Saturday, July 30, 2011

I Kant Get This Out of My Mind...

The bad are not all bad from the womb, but have learnt base works and unholy words and wanton outrage from friendship with the bad because they thought all they said was true.
- Theognis of Megara (305-308_

Thursday, July 28, 2011

Cave Talk

But we will leave this tale, and do thou pipe unto me and we will both remember the Muses; for they it is, who have given these delightful gifts for us twain to have and our neighbours to hear.
- Theognis of Megara (1055-1058)

Wednesday, July 27, 2011

Wants v. Want

The fairest thing is the most righteous, the best thing health, and the sweetest to have our heart's desire.
- Theognis of Megara (255-256)

Sunday, July 24, 2011

Weekend Slippage

Thou hast lost me my good wits, lad, by reason of thy gluttonies, and art become a shame to our friends; but to me thou hast given a little time to refresh me, and with night at hand I lie quiet in haven after the storm.
- Theognis of Megara (1271-1274)

Saturday, July 23, 2011

Power Sharing Agreements

Pray to the Gods; with the Gods is power; 'tis certain that without the Gods man getteth neither good nor ill.
- Theognis of Megara
Whom hateth woman most?- Thus spake the iron to the loadstone: "I hate thee most, because thou attractest, but art too weak to draw unto thee." The happiness of man is, "I will." The happiness of woman is, "He will." "Lo! "Lo! now hath the world become perfect!"- thus thinketh every woman when she obeyeth with all her love. Obey, must the woman, and find a depth for her surface. Surface is woman's soul, a mobile, stormy film on shallow water. Man's soul, however, is deep, its current gusheth in subterranean caverns: woman surmiseth its FORce, but comprehendeth it not.-
- Nietzsche, "Thus Spoke Zarathustra"

Friday, July 15, 2011

Silver Bullet Man

In a sore dissension, Cyrnus, a trusty man is to be reckoned against gold and silver
- Theognis of Megara (77-78)

Tuesday, July 12, 2011

The Indefinite Game Continues...

Though fair thou be, thou consortest, through the badness of thy mind, with men of the baser sort, and for this, lad, thou bearest foul reproach. And I that have failed, through no fault of my own, to win thy friendship, have the satisfaction of doing what is expected of a freeman like me.
- Theognis of Megara (1377-1380)

Saturday, July 9, 2011

Tonal Languages

My heart is ever warmed within me when I hear the delightful voice of the babbling flute.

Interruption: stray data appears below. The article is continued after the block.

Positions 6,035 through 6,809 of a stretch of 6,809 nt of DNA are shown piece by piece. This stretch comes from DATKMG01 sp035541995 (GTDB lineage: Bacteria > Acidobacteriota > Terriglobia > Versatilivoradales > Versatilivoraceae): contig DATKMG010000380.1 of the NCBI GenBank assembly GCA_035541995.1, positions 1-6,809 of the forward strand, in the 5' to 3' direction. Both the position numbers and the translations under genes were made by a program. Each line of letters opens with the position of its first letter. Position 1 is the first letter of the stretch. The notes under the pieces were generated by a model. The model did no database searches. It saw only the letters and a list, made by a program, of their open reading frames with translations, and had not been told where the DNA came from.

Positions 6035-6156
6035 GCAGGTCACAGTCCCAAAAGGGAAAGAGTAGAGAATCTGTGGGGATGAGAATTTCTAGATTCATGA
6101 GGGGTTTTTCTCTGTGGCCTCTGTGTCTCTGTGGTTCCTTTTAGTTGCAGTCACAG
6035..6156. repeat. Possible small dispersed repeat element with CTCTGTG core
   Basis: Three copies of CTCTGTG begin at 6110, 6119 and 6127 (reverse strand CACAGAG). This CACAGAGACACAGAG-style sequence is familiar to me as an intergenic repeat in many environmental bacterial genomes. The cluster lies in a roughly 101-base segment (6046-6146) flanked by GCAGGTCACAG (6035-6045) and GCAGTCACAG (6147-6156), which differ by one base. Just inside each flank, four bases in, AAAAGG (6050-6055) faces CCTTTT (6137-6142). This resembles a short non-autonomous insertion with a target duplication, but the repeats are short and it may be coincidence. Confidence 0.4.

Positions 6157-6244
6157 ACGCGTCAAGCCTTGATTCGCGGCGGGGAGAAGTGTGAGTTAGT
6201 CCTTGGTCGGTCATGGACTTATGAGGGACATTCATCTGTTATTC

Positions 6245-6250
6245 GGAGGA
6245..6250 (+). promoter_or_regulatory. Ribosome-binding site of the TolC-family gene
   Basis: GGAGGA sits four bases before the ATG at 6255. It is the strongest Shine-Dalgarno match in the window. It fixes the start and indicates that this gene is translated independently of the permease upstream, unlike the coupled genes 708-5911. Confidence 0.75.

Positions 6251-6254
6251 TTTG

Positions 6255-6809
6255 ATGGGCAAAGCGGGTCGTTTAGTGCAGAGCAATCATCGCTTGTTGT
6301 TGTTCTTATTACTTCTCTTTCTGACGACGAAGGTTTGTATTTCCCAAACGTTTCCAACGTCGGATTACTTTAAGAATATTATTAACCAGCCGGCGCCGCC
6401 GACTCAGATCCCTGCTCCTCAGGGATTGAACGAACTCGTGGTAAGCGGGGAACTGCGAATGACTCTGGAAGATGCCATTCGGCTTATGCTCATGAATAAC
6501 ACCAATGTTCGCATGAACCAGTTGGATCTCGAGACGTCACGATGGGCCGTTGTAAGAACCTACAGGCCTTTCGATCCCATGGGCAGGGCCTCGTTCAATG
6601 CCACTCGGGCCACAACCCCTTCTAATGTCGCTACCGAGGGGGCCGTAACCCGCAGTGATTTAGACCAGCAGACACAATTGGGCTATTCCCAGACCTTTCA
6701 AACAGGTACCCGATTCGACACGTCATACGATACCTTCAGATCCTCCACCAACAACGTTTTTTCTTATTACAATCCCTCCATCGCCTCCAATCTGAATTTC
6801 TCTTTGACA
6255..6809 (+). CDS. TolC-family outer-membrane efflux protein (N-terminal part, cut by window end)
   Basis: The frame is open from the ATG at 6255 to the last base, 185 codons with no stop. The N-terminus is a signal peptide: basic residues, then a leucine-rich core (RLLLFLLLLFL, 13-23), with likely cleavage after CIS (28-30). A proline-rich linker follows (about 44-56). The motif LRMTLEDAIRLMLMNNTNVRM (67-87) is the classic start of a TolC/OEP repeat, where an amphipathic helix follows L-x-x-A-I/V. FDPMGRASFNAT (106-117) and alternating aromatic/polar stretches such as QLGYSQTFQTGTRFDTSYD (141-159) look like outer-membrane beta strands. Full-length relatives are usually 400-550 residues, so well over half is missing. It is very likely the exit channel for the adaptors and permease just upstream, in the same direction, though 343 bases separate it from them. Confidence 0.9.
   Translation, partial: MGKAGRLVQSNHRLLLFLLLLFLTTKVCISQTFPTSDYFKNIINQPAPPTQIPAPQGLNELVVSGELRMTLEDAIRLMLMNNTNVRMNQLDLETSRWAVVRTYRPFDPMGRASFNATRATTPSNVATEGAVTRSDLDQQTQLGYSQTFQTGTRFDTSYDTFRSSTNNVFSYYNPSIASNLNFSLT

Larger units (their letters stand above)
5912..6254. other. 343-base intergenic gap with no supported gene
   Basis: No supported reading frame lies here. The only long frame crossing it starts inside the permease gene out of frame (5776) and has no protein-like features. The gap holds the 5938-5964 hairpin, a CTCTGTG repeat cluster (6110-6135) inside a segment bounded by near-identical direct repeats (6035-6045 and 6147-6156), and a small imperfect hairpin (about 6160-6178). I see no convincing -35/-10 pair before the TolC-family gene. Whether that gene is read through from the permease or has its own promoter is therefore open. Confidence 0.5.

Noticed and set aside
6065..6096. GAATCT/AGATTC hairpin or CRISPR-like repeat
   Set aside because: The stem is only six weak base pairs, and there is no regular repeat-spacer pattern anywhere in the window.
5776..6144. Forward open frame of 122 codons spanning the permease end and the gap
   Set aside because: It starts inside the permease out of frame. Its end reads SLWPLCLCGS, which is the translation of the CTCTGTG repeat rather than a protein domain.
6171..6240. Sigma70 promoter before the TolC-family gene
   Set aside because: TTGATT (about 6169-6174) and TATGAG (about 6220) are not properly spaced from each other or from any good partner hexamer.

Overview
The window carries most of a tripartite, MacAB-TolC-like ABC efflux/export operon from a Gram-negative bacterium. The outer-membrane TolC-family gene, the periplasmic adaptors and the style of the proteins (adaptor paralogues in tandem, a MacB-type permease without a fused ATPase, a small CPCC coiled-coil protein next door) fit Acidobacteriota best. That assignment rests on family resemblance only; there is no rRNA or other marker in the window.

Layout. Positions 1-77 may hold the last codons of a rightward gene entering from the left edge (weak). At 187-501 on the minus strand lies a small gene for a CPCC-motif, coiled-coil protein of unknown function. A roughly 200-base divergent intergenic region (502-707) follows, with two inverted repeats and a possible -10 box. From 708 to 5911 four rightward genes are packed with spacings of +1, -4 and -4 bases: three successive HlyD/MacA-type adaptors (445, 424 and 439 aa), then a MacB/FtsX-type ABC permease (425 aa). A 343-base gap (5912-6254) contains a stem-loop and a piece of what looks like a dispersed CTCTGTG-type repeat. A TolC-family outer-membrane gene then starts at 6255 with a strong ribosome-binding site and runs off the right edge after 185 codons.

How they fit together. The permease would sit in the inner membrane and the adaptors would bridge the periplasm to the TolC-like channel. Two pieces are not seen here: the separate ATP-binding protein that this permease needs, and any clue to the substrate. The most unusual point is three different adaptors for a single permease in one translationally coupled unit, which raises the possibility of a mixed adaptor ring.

- Theognis of Megara (531-532)

Thursday, July 7, 2011

Gas Masks Not Included

If thou wilt fain wash me, the water will ever flow unsullied from my head; thou wilt find me in all matters as it were refined gold, red to the view when I be rubbed with the touchstone; the surface of me is untainted of black mould or rust, its bloom ever pure and clean.
- Theognis of Megara (447-452)

Tuesday, July 5, 2011

Language, the True Father of Aphrodite?

...or, "Why You Can't EVER Get What You Want"

Hesiod, "Theogony"
(ll. 147-163) And again, three other sons were born of Earth and Heaven, great and doughty beyond telling, Cottus and Briareos and Gyes, presumptuous children. From their shoulders sprang an hundred arms, not to be approached, and each had fifty heads upon his shoulders on their strong limbs, and irresistible was the stubborn strength that was in their great forms. For of all the children that were born of Earth and Heaven, these were the most terrible, and they were hated by their own father from the first.

And he used to hide them all away in a secret place of Earth so soon as each was born, and would not suffer them to come up into the light: and Heaven rejoiced in his evil doing. But vast Earth groaned within, being straitened, and she made the element of grey flint and shaped a great sickle, and told her plan to her dear sons. And she spoke, cheering them, while she was vexed in her dear heart:

(ll. 164-166) `My children, gotten of a sinful father, if you will obey me, we should punish the vile outrage of your father; for he first thought of doing shameful things.'

(ll. 167-169) So she said; but fear seized them all, and none of them uttered a word. But great Cronos the wily took courage and answered his dear mother:

(ll. 170-172) `Mother, I will undertake to do this deed, for I reverence not our father of evil name, for he first thought of doing shameful things.'


(ll. 173-175) So he said: and vast Earth rejoiced greatly in spirit, and set and hid him in an ambush, and put in his hands a jagged sickle, and revealed to him the whole plot.

(ll. 176-206) And Heaven came, bringing on night and longing for love, and he lay about Earth spreading himself full upon her (7).

Then the son from his ambush stretched forth his left hand and in his right took the great long sickle with jagged teeth, and swiftly lopped off his own father's members and cast them away to fall behind him. And not vainly did they fall from his hand; for all the bloody drops that gushed forth Earth received, and as the seasons moved round she bare the strong Erinyes and the great Giants with gleaming armour, holding long spears in their hands and the Nymphs whom they call Meliae (8) all over the boundless earth. And so soon as he had cut off the members with flint and cast them from the land into the surging sea, they were swept away over the main a long time: and a white foam spread around them from the immortal flesh, and in it there grew a maiden. First she drew near holy Cythera, and from there, afterwards, she came to sea-girt Cyprus, and came forth an awful and lovely goddess, and grass grew up about her beneath her shapely feet. Her gods and men call Aphrodite, and the foam-born goddess and rich-crowned Cytherea, because she grew amid the foam, and Cytherea because she reached Cythera, and Cyprogenes because she was born in billowy Cyprus, and Philommedes (9) because sprang from the members. And with her went Eros, and comely Desire followed her at her birth at the first and as she went into the assembly of the gods. This honour she has from the beginning, and this is the portion allotted to her amongst men and undying gods, -- the whisperings of maidens and smiles and deceits with sweet delight and love and graciousness.